Nor is there a scintilla of a penumbra of a justification in the Constitution for the use of the census to satisfy the desire of social “scientists” to collect data from which they can derive unconstitutional policy prescriptions..Yet, the Census Bureau boldly proclaims the value of the census as a source of data for such endeavors by quoting one such “scientist”:

“For many sociologists and other scholars like me, the census data that is compiled every 10 years is flat-out the most reliable, comprehensive, and best source of data on the American population.”

— C.N. Le, Professor at University of Massachusetts, Amherst

In addition to the essential unconstitutionality of the census, as it is conducted, there is the potential for the misuse of the census by an administration that is determined to micromanage our lives, as the present administration is wont to do. (A primary case in point: “health care reform.”)

As if that weren’t enough, Hans A. von Spakovsky notes that a court in Delaware has ruled that “there is a separate violation for each question you don’t answer. So, on this year’s ten-question Census form, you could be fined as much $1,000” — even though it is evident that the law (U.S. Code, Title 13, Section 221) contemplates a maximum fine of $100:

(a) Whoever, being over eighteen years of age refuses or willfully neglects, when requested by the Secretary, or by any other authorized officer or employee of the Department of Commerce or bureau or agency thereof acting under the instructions of the Secretary or authorized officer, to answer, to the best of his knowledge, any of the questions on any schedule submitted to him in connection with any census or survey provided for by subchapters I, II, IV, and V of chapter 5 of this title, applying to himself or to the family to which he belongs or is related, or to the farm or farms of which he or his family is the occupant, shall be fined not more than $100.

The operative phrase is “any of the questions,” meaning any or all of them. Otherwise, the phrase would read “a question.” But arrogant, statist judges — like arrogant, statist executives and legislators — have no respect for the Constitution or laws that threaten to curb their power-lust.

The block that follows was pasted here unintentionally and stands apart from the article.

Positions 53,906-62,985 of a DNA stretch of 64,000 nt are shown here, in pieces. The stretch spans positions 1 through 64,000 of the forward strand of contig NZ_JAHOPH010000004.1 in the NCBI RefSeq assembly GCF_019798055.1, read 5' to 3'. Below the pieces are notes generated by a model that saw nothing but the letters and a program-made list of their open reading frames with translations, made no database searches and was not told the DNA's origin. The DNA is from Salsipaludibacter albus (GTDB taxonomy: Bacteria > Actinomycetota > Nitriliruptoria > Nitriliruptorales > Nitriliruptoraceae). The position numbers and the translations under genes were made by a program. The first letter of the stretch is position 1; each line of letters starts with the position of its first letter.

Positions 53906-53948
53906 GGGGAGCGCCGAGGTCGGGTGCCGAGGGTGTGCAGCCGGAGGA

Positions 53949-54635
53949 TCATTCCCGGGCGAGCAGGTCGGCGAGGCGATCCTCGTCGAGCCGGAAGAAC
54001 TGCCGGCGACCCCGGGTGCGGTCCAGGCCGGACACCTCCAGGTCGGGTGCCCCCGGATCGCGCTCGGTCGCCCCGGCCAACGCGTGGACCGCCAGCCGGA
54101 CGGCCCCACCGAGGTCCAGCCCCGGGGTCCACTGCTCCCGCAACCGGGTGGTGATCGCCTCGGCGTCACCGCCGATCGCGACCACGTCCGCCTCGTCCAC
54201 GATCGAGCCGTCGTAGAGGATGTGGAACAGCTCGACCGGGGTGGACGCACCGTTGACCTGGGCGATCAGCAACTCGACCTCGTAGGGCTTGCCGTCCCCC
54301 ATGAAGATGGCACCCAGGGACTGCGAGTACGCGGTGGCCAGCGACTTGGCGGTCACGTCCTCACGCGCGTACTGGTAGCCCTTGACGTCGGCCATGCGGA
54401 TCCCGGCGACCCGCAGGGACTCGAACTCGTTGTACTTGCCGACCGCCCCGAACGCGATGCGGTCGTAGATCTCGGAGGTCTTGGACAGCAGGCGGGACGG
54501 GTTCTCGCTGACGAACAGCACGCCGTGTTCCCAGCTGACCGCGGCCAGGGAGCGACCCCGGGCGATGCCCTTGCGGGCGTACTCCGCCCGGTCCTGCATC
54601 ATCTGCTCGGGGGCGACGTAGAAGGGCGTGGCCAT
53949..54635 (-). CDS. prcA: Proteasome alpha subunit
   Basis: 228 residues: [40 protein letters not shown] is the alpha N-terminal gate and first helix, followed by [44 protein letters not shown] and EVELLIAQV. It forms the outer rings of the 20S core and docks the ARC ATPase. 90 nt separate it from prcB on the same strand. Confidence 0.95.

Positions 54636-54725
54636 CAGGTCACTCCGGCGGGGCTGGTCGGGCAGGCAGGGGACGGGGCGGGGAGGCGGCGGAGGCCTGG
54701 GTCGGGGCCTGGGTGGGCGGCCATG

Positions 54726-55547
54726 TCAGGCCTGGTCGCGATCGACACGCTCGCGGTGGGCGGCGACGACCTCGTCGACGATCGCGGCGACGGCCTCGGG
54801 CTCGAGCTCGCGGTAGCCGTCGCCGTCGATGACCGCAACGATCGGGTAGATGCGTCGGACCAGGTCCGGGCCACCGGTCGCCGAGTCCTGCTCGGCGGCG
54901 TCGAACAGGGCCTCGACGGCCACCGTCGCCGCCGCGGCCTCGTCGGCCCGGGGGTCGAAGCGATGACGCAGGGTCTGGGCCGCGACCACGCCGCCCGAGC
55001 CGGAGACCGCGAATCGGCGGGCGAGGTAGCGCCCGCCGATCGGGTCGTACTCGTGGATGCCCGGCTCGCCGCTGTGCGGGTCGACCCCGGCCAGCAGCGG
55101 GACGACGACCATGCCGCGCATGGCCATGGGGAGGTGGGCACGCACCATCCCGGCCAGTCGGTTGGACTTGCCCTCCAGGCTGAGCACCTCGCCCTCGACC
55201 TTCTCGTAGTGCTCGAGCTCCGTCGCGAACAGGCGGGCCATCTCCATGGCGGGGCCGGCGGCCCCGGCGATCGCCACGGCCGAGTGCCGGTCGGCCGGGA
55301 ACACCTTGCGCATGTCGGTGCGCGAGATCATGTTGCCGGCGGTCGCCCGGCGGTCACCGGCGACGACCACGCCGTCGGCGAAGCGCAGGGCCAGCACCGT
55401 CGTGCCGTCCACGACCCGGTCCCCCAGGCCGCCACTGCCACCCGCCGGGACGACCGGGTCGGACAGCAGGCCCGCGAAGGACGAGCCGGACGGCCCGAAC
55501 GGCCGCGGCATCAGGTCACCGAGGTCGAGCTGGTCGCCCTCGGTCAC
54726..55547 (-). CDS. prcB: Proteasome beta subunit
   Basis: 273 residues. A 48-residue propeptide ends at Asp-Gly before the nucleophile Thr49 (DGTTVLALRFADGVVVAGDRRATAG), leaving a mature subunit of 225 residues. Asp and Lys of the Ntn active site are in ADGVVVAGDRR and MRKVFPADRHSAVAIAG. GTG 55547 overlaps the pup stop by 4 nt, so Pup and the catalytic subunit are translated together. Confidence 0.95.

Nevertheless, as von Spakovsky observes,

If there was a mass refusal by millions of Americans to answer parts of the form — like the race question — the U.S. Justice Department would not have the resources to prosecute everyone who violated the law. But you could be prosecuted and fined . . . .

What’s a Constitution-abiding citizen to do? Aside from giving false answers, which is neither principled nor wise (the potential penalty is five times greater than the penalty for not answering), I see three options:

1. Don’t return the census form(s) and avoid the census-taker when he comes a-calling. If the census-taker happens to catch you at home, you can put him off by recording his ID and telling him to return at some future time, after you have had a chance to call the Regional Census Center to confirm his identity. (If the census-taker gives you a phone number to call, explain to him that it would be imprudent of you to rely on him to give you a valid number.) It might just happen that you forget to be home at the agreed time, or that you don’t hear the doorbell.

2. Answer question 1 and its equivalent on the ACS (if you receive it), and return the form(s). Respond to follow-up visits by the census taker as suggested in 1.

3. Answer question 1 and its equivalent on the ACS (if you receive it), and return the form(s) with an note explaining the constitutional basis for your refusal to answer the other questions. Undaunted, the census-taker will come a-calling, and you (equally undaunted) can deal with him as suggested above. Don’t argue; just avoid.

In the census of 2000, I received the long census form (the predecessor of the ACS), and chose to exercise option 3. The census-taker gave up, and I never heard from a prosecutor. I can’t guarantee the same outcome (for you or me) this time around. But I intend, once again, to resist the unconstitutional intrusion of Big Brother’s minions into my life. I urge you to join me in sending this message to Washington:

Get out of my home and out of my life!

UPDATE (05/10/10):

See this, this, and this for more about Census 2010.